Companies make mistakes all the time. In the age of social media, some mistakes can’t be easily buried or hidden. The best a company can do is take responsibility for their actions, pledge to do better and hope that things blow over quickly.
That might be what Nickelodeon is hoping for in a recent problem with bloggers, but when it comes to messing with the intellectual property of online content creators, companies also face the wrath of an entire community. ”Screwing Over Bloggers” is also a bizarre PR strategy to implement in a time when major media brands know they need to be investing in and strengthening relationships with bloggers.
NickMom.com is the online support for the NickMom block of comedy programming that will appear on Nick Jr. each night from 10 p.m to 2 a.m., starting October 1. Ironically, they have sourced some of their television and online programming from the blogosphere. The new show Parental Discretion features veteran blogger and author Stephanie Wilder-Taylor of Baby on Bored, on the site other blogger relationships are featured, and they have leveraged a relationship with BlogHer to reach blogging moms. So they seem to know the importance of positive blogger outreach right now, much as other new-show launchers Ricki Lake and Katie Couric do.
But by making major mistakes in how they are sourcing the content of NickMom.com, they’re mishandling a major blogger relationship fail.
Here’s the NickMom.com graphic in question:
So is it plagiarism? Copyright violation? Or just a strongly inspired graphic that was seemingly a little too inspired?
The issue was raised by multiple bloggers rising to the defense of Charlie Capen and Andy Herald, the successful team of dad bloggers. Amy Lupold Bair of ResourcefulMommy.com wrote a passionate post about what she considers blatant content stealing:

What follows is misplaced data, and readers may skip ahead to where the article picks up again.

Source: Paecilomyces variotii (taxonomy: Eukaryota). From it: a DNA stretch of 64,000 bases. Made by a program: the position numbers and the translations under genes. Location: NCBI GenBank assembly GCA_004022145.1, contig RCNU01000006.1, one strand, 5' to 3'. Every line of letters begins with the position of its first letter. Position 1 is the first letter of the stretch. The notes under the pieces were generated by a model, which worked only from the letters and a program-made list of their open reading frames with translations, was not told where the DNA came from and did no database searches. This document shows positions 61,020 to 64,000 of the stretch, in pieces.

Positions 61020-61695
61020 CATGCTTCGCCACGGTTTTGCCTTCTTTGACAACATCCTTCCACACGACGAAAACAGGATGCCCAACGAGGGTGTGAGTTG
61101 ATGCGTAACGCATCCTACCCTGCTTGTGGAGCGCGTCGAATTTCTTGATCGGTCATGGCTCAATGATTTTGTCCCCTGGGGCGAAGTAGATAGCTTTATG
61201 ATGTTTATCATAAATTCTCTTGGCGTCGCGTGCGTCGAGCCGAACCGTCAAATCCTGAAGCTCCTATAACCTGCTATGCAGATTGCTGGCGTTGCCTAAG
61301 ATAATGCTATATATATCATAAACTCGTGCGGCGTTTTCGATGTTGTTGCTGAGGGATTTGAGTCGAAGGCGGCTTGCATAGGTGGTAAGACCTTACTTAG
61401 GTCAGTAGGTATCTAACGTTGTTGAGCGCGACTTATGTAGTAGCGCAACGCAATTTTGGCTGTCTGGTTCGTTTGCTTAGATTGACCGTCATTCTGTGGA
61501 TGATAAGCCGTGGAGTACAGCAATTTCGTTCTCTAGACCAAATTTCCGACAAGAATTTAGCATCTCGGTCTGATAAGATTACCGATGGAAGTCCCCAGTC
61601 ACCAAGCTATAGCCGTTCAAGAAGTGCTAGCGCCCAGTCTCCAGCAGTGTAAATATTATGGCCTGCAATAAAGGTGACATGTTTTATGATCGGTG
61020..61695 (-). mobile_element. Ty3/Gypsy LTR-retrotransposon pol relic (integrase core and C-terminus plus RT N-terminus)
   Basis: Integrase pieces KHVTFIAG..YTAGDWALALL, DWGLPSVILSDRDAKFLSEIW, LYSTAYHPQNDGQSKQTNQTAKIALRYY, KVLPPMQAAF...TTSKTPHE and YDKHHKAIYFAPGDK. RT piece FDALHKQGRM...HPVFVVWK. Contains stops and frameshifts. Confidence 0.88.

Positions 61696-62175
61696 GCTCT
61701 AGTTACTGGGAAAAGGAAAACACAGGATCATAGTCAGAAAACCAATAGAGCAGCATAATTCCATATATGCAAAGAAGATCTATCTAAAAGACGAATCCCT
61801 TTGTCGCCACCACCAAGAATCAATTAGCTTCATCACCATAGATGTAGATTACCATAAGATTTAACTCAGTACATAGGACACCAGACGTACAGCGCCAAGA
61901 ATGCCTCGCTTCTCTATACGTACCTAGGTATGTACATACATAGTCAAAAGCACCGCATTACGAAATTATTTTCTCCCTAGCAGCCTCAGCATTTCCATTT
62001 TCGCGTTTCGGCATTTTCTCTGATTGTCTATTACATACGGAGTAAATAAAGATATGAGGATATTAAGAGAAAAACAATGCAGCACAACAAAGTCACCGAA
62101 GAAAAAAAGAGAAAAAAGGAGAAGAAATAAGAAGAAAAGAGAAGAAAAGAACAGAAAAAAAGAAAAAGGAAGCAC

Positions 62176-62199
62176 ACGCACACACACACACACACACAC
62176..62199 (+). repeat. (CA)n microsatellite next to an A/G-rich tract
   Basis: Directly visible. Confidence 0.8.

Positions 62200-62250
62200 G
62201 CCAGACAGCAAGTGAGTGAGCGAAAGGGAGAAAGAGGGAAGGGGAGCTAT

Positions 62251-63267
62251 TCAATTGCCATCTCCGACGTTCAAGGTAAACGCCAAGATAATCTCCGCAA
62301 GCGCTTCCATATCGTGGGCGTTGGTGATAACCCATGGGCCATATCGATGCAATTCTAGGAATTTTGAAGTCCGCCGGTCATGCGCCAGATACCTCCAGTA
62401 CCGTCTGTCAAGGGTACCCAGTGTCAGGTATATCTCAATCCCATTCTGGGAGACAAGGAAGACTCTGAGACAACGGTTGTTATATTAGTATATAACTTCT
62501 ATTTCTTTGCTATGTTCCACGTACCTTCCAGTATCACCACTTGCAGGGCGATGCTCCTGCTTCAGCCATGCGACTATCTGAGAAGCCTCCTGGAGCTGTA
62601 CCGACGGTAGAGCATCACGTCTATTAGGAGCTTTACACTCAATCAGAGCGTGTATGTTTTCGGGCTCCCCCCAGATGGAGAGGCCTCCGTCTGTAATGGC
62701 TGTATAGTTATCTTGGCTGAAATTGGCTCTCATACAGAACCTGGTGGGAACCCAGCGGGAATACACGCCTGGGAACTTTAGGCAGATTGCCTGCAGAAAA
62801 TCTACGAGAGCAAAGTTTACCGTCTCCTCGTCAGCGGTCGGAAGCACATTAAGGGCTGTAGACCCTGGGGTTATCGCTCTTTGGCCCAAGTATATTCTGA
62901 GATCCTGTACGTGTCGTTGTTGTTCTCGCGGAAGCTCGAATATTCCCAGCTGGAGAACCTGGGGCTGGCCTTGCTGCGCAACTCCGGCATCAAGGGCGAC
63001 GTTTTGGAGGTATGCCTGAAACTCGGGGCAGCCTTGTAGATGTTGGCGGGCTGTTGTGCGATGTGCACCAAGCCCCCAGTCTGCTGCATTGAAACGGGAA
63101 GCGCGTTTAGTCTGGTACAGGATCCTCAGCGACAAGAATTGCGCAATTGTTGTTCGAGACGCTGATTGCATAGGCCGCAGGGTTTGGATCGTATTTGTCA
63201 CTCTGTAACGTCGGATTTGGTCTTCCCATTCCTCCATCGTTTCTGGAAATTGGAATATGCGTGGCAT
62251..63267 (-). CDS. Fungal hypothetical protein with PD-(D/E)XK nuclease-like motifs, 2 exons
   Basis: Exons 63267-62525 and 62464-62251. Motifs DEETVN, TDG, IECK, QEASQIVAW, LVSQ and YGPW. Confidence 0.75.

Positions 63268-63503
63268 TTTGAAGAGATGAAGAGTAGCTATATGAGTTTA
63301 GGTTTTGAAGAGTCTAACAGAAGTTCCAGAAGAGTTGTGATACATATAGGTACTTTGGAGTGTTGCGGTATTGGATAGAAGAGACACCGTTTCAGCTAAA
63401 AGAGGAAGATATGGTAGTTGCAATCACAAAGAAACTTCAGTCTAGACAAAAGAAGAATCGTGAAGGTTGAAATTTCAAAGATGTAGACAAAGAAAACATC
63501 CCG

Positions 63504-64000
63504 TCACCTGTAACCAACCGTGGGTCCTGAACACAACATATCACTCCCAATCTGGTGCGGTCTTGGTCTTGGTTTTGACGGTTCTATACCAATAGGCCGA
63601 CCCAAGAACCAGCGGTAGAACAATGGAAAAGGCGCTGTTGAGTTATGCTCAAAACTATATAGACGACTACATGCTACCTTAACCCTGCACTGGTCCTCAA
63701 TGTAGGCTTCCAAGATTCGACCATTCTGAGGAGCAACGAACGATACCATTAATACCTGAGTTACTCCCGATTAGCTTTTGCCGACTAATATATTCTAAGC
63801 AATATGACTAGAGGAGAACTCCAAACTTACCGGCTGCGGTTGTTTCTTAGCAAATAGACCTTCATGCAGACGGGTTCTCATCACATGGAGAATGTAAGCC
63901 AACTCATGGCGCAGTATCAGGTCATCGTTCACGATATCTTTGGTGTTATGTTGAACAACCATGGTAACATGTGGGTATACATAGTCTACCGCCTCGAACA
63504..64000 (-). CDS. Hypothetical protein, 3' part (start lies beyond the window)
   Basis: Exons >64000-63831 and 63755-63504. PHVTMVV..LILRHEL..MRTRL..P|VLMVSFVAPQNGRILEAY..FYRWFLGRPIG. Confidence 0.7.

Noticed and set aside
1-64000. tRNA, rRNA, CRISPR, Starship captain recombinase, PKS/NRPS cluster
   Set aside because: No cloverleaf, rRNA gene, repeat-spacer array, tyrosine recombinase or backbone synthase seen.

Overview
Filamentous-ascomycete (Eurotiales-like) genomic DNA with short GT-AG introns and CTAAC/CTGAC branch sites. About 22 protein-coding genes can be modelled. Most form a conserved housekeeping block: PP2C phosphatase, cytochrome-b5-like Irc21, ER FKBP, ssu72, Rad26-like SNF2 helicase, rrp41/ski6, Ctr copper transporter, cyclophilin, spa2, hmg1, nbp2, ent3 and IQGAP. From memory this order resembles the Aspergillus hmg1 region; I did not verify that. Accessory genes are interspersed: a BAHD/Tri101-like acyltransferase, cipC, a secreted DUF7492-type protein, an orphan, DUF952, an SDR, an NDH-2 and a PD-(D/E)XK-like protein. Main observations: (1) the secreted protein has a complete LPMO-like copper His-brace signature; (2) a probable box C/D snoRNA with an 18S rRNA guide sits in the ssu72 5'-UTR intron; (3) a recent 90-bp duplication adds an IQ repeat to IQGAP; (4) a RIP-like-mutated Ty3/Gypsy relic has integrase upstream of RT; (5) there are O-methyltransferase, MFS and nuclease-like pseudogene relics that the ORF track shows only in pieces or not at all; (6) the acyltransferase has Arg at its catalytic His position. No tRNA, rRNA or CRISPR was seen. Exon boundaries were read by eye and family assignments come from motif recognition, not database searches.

“With image sharing at an all time high thanks to Pinterest, and Facebook feeds completely transformed from status updates to clever pictures, what can content creators do to protect and monetize their work? I think it’s time for the blogging community to stand up to brands who have taken a “But everyone’s doing it!” cavalier attitude towards content ownership.”
It raises several issues about intellectual property. How can bloggers respect the work of others and protect their own original content? And more importantly, how can well-respected brands such as NickMom.com ensure they aren’t knowingly or unknowingly ripping off content of online content creators? Each website additionally needs to manage this risk properly and have a policy in place to respond quickly to complaints of unattributed work or other intellectual property issues.
Blogger Alex Asher Sears writes an informative series on her blog AlexandraWrote.com called “If Emily Posted” about social media ethics and netiquette. Particularly useful was her post, “If Emily Posted: On Fair Use,” which is essentially what is called into question here.
Alex wrote a post on her blog called Imitation is Not Flattery: On Copyright, Bloggers and Fair Use in response to this particular debacle and also shared a few words of wisdom:
“Some are of the opinion that what we create, our words and images, are like confetti to be sprinkled around the web. If we put it there, it’s a free for all. Sure, confetti is pretty. But have you ever tried to clean it up? It’s a mess. It’s hard to know where it all goes.”
And a mess is what NickMom got themselves into when they were approached directly by Charlie and Andy at HowToBeADad.com about the content in question. To date, the only response received from NickMom regarding the situation was in response to a tweet referencing Amy Lupold Bair’s post: